River Levels Streamgages Weather

Total streamflow across the Catawba River was last observed at 5,306 cfs, and is expected to yield approximately 10,525 acre-ft of water today; about 91% of normal. Average streamflow for this time of year is 5,853 cfs, with recent peaks last observed on 2020-11-13 when daily discharge volume was observed at 93,784 cfs.

Maximum discharge along the river is currently at the Catawba River Below Catawba reporting a streamflow rate of 2,970 cfs. This is also the highest stage along the Catawba River, with a gauge stage of 6.14 ft at this location. This river is monitored from 3 different streamgauging stations along the Catawba River, the highest being situated at an altitude of 1,235 ft, the Catawba R Nr Pleasant Gardens.

The Catawba River is a 220-mile long river that flows through western North Carolina and South Carolina. It was historically significant to Native American tribes such as the Catawba and Cherokee. Today, it provides approximately 1.7 million people with drinking water and powers several hydroelectric power plants. The river has several reservoirs and dams, including the Lake James Dam, the Lake Hickory Dam, and the Mountain Island Lake Dam. These provide flood control, water supply, and recreational opportunities such as fishing, boating, and swimming. The Catawba River also supports agricultural uses, particularly for irrigation and livestock watering, and is home to a diverse array of wildlife, including fish, birds, and mammals.

July 20, 2024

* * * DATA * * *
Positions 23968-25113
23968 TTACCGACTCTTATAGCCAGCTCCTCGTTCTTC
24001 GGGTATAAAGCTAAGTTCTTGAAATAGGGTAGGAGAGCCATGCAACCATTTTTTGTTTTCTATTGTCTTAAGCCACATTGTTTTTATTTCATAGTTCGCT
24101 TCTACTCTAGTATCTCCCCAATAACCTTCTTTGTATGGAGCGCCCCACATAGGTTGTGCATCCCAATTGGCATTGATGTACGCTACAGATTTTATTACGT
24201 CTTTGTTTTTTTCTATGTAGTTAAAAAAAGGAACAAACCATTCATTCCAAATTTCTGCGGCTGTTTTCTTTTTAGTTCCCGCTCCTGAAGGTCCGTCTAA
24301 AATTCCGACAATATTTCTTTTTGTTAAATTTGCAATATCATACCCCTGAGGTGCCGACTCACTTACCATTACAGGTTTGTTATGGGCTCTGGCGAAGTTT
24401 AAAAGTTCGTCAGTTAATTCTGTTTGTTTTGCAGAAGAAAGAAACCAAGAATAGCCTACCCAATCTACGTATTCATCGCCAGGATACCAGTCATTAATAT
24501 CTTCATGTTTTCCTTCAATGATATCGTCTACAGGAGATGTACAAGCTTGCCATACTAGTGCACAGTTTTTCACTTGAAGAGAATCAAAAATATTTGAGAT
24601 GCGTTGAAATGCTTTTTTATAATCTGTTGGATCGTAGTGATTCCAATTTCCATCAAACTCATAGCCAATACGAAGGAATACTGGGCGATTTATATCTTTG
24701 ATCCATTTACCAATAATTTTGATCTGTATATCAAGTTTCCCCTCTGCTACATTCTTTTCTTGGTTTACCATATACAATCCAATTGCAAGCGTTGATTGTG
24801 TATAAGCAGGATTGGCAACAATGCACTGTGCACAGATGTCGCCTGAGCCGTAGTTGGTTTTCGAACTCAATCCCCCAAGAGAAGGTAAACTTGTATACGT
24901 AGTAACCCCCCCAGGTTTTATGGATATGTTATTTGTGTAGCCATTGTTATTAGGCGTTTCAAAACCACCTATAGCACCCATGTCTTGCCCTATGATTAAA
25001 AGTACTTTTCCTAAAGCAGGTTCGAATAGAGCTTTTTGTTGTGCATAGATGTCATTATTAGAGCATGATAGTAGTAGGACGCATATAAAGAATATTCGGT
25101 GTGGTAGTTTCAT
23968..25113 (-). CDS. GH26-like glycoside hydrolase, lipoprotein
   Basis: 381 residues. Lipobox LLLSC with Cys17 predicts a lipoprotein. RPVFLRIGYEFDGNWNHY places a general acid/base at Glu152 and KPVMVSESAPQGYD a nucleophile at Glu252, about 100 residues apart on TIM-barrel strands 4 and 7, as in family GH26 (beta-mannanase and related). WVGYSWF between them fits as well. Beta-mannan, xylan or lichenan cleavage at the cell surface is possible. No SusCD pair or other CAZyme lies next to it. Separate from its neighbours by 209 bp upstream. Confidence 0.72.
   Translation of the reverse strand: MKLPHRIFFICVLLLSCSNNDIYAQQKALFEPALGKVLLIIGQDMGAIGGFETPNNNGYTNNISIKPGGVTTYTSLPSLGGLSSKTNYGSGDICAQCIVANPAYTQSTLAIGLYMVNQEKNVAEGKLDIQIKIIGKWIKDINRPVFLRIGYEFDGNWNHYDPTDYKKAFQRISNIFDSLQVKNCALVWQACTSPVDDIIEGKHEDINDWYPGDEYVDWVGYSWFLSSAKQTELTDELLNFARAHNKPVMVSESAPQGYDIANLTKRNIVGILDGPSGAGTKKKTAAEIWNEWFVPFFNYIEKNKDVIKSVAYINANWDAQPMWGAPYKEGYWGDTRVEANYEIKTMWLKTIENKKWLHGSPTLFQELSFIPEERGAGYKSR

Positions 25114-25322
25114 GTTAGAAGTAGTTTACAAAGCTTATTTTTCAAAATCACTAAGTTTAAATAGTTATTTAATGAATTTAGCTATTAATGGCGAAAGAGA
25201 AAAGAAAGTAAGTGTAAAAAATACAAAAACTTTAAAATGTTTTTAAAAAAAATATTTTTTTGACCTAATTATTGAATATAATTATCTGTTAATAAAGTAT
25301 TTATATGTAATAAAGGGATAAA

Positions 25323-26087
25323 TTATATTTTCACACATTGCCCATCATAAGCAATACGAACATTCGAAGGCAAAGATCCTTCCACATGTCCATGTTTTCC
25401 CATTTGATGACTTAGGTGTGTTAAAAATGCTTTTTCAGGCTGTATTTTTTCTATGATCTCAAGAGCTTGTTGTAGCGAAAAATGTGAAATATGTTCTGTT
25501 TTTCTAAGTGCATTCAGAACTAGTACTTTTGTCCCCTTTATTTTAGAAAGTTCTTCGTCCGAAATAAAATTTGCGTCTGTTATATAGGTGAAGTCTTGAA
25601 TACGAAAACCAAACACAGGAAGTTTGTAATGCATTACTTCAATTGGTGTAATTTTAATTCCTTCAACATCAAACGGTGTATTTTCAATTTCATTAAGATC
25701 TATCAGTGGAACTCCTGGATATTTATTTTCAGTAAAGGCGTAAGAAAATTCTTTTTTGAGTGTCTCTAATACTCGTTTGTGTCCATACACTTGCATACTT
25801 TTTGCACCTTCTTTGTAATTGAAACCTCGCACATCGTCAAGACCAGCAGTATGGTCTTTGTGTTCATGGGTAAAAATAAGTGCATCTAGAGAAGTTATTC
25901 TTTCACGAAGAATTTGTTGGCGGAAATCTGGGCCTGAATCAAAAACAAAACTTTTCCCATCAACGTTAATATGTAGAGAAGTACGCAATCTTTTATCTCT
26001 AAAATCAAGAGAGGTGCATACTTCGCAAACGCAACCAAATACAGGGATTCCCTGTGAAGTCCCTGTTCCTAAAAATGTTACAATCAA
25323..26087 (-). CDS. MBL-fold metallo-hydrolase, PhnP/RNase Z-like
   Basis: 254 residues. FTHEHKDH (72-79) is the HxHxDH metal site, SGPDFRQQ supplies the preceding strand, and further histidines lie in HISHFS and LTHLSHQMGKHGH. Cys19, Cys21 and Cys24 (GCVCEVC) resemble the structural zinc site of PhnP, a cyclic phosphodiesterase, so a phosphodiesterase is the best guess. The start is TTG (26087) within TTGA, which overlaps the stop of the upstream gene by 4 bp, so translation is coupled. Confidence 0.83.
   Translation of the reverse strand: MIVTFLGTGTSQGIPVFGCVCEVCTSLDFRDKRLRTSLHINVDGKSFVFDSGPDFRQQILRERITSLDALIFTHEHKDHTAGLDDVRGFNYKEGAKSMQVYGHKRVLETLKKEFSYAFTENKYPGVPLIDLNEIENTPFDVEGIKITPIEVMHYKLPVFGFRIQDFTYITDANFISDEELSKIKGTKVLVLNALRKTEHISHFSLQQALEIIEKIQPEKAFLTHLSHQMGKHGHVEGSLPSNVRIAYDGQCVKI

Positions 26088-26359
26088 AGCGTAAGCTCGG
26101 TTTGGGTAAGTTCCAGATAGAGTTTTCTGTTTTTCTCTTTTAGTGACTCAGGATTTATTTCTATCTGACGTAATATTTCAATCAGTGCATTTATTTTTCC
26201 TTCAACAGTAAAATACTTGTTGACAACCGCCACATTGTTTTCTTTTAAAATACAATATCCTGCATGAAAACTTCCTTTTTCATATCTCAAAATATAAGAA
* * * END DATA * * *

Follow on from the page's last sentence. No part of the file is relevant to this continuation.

Last Updated 2024-07-20
Discharge Volume 10,525 ACRE-FT
Streamflow 5,306.3 cfs
+1574.1 cfs (+42.18%)
Percent of Normal 90.65%
Maximum 93,784.0 cfs
Seasonal Avg 5,853 cfs
Streamgauge Streamflow Gauge Stage 24hr Change (%) % Normal Minimum (cfs) Maximum (cfs) Air Temp Elevation
Catawba R Nr Pleasant Gardens
USGS 02137727
76 cfs 1.45 ft -17.25
Catawba River Near Rockhill
USGS 02146000
2260 cfs 4.15 ft 63.77
Catawba River Below Catawba
USGS 02147020
2970 cfs 6.14 ft 31.42

Regional Streamflow


Cubic Feet Per Second


Cubic Feet Per Second


Cubic Feet Per Second


Cubic Feet Per Second

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Historical River Levels

The Catawba River (named after the Native American tribes that first settled on the banks) originates in Western North Carolina and the name of the river changes to the Wateree River in South Carolina. The river is approximately 220 miles (350 km) long. It rises in the Appalachian Mountains and drains into the Piedmont, where it has been impounded through a series of reservoirs for flood control and generation of hydroelectricity. The river is named after the Catawba tribe of Native Americans. In their Siouan language, they identified as the Kawahcatawbas, "the people of the river".
It rises in the Blue Ridge Mountains in western McDowell County, North Carolina, approximately 20 miles (30 km) east of Asheville. It flows ENE, forming, along with the Linville River, Lake James. It passes north of Morganton, then southeast through Lake Hickory just north of Hickory, NC, and into the Lake Norman reservoir. From Lake Norman it flows south, passing west of Charlotte, then flowing through the Mountain Island Lake and Lake Wylie reservoirs, where it forms approximately 10 miles (15 km) of the border between North Carolina and South Carolina. The confluence of the South Fork Catawba River and Catawba River is submerged by Lake Wylie near the NC/SC state line.
It flows into northern South Carolina, passing Rock Hill, through Fishing Creek Reservoir near Great Falls, and into the Lake Wateree reservoir, approximately 30 miles (50 km) northeast of Columbia. At the now-submerged confluence with Wateree Creek, it becomes known as the Wateree River.

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